From Wikipedia, the free encyclopedia
Jump to: navigation, search
of languages
SOV "She him loves." 45% 45
Proto-Indo-European, Sanskrit, Hindi, Ancient Greek, Latin, Japanese, Korean
SVO "She loves him." 42% 42
English, French, Hausa, Indonesian, Malay, Mandarin, Russian
VSO "Loves she him." 9% 9
Biblical Hebrew, Arabic, Irish, Filipino, Tuareg-Berber, Welsh
VOS "Loves him she." 3% 3
Malagasy, Baure, Proto-Austronesian
OVS "Him loves she." 1% 1
Apalaí, Hixkaryana
OSV "Him she loves." 0% Warao
Frequency distribution of word order in languages
surveyed by Russell S. Tomlin in 1980s[1][2] ( )

In linguistic typology, object–subject–verb (OSV) or object–agent–verb (OAV) is a classification of languages, based on whether the structure predominates in pragmatically-neutral expressions. It is occasionslly used in English: "Him I know".

Unmarked word order[edit]

Natural languages[edit]

OSV is rarely used in unmarked sentences, those using a normal word order without emphasis. Most languages that use OSV as their default word order come from the Amazon basin, such as Xavante, Jamamadi, Apurinã, Kayabí and Nadëb.[3] Here is an example from Apurinã:[3]

anana nota apa
pineapple I fetch
I fetch a pineapple

British Sign Language (BSL) normally uses topic–comment structure, but its default word order when topic–comment structure is not used is OSV.

Fictitious languages[edit]

Star Wars franchise creator George Lucas attributed to his fictional character Yoda a native language featuring OSV order, as reflected in the character's instinctive application of the OSV template to Galactic Basic vocabulary in generating statements such as "Your father he is, but defeat him you must."

Marked word order[edit]

Various languages allow OSV word order but only in marked sentences, those that emphasise part or all of the sentence.

American Sign Language[edit]

American Sign Language uses topics to set up referent loci.

ASL has a specific word order that changes, depending on the intended focus of the sentence or the context of the utterance. OSV is used most frequently when describing a scene or event, or when depicting verbs, it may also emphasise the importance of the object in question. SVO is also used, usually for direct, brief, or non-descriptive utterances.


Arabic also allows OSV in marked sentences:

إِيَّاكَ نَعْبُدُ وَإِيَّاكَ نَسْتَعِينَ.
Iyyāka naʿbudu wa-iyyāka nastaʿīn
You alone we worship, and You alone we ask for help.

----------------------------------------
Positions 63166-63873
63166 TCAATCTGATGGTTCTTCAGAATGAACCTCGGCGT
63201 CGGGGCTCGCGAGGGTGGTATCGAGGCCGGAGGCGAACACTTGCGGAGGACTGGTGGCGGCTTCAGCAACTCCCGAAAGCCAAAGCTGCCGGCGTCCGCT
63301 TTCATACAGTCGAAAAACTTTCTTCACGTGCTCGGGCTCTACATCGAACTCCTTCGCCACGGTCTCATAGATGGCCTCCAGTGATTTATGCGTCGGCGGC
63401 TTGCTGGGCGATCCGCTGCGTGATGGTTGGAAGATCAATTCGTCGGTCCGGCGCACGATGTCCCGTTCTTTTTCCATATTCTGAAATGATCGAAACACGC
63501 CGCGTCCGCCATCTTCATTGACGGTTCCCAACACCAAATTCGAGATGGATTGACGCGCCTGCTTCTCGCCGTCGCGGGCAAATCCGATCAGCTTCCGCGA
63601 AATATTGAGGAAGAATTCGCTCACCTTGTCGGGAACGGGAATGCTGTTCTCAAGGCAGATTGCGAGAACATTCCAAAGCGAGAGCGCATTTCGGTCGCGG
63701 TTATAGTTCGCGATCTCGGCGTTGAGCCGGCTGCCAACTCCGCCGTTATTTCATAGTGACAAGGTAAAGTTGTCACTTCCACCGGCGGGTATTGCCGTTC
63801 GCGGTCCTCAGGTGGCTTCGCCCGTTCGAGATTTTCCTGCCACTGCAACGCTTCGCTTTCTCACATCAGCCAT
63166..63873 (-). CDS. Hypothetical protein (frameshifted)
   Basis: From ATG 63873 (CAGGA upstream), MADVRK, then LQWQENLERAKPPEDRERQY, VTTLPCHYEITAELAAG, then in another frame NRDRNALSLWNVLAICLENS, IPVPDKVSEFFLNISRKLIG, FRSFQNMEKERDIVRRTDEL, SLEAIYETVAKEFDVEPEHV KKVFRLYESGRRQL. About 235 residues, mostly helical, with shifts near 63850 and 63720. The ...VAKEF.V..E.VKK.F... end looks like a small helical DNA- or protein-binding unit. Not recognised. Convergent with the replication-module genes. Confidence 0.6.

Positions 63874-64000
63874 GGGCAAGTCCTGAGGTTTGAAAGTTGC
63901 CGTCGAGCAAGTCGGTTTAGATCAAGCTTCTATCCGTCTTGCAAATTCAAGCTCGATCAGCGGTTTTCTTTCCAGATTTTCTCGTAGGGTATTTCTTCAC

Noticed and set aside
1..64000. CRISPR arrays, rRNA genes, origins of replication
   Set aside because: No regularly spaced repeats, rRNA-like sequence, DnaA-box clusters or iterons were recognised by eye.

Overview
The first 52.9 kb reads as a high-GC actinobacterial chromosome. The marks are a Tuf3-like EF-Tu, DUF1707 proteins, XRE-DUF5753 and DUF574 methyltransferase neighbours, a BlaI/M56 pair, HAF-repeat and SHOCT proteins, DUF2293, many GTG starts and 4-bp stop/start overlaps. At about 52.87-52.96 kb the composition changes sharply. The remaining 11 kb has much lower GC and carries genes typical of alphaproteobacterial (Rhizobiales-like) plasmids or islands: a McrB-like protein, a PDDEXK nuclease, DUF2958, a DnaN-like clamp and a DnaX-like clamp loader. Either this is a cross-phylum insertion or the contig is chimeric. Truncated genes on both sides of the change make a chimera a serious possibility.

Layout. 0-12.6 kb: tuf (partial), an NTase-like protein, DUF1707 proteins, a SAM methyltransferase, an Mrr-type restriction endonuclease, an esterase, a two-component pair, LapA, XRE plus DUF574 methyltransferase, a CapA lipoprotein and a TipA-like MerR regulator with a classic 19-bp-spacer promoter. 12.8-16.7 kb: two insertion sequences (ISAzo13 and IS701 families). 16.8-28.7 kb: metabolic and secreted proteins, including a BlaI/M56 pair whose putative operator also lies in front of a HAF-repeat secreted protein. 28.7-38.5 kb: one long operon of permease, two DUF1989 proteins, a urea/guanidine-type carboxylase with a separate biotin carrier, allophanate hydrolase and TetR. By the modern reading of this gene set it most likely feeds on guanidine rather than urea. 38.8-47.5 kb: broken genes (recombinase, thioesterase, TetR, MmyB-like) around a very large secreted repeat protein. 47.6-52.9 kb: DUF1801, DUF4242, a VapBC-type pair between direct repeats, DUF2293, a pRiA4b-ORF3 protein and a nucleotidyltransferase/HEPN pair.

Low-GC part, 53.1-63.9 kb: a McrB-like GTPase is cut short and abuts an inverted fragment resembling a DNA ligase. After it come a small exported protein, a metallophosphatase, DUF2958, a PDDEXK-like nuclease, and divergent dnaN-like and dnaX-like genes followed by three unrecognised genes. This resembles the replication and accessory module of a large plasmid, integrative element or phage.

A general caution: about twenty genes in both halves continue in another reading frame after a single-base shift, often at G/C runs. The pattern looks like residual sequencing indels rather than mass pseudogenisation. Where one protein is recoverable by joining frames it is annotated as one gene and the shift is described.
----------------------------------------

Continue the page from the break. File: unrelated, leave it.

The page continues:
English and German[edit]

In English and German, OSV appears primarily in relative clauses if the relative pronoun is the (direct or indirect) object: "What I do is my own business" and "Was ich mache, ist meine Angelegenheit."

In English, OSV appears in the future tense or as a contrast with the conjunction but: "Rome I shall see!" and "I hate oranges but apples I'll eat!"


In Modern Hebrew, OSV is often used instead of the normal SVO to emphasise the subject: while אני אוהב אותה would mean "I love her", "אותה אני אוהב" would mean "It is she whom I love".[4]


In Hungarian, OSV emphasises the subject:

A szócikket én szerkesztettem = The article/I/edited (It was I, not somebody else, who edited the article).

Korean and Japanese[edit]

Korean and Japanese have SOV by default, but word order is relatively free if the verb is at the end, and OSV is common if the object is topicalised.

Sentence 그 사과었어요.
Words 사과 어요
Romanization geu sagwa neun je ga meog eoss eoyo.
Gloss the/that apple (topicalization marker) I (polite) (sub. marker) eat (past) (polite)
Parts Object Subject Verb
Translation It is I who ate that apple. (or) As for the apple, I ate it.


OSV is one of two permissible word orders in Malayalam, the other being SOV.


OSV emphasises the object in Nahuatl.[5]

Cah cihuah in niquintlazohtla
(indicative marker) women (topicalization marker) I-them-love
women I love them
It is the women whom I love.


OSV is used in Turkish to emphasise the subject:

Yemeği ben pişirdim = The meal/I/cooked (It was I, not somebody else, who cooked the meal).


OSV can be used in Yiddish to emphasize the distinctive properties of the object, that has influenced Yinglish in places like New York City, whose regional English was affected by Yiddish-speaking immigrants around the early 20th century, according to Leo Rosten. For example, in the sentence "Sure, him she loves," the emphasis, as it would be expressed in Yiddish, has been carried over into English.[6]

See also[edit]


  1. ^ Introducing English Linguistics International Student Edition by Charles F. Meyer
  2. ^ Russell Tomlin, "Basic Word Order: Functional Principles", Croom Helm, London, 1986, page 22
  3. ^ a b O'Grady, W. et al Contemporary Linguistics (3rd edition, 1996) ISBN 0-582-24691-1
  4. ^ Friedmann, Naama; Shapiro, Lewis (April 2003). "Agrammatic comprehension of simple active sentence with moved constituents: Hebrew OSV and OVS structures". Journal of Speech, Language, and Hearing Research. 46: 288–97. 
  5. ^ Introduction to Classical Nahuatl[vague]
  6. ^ Template:Author = Leo Rosten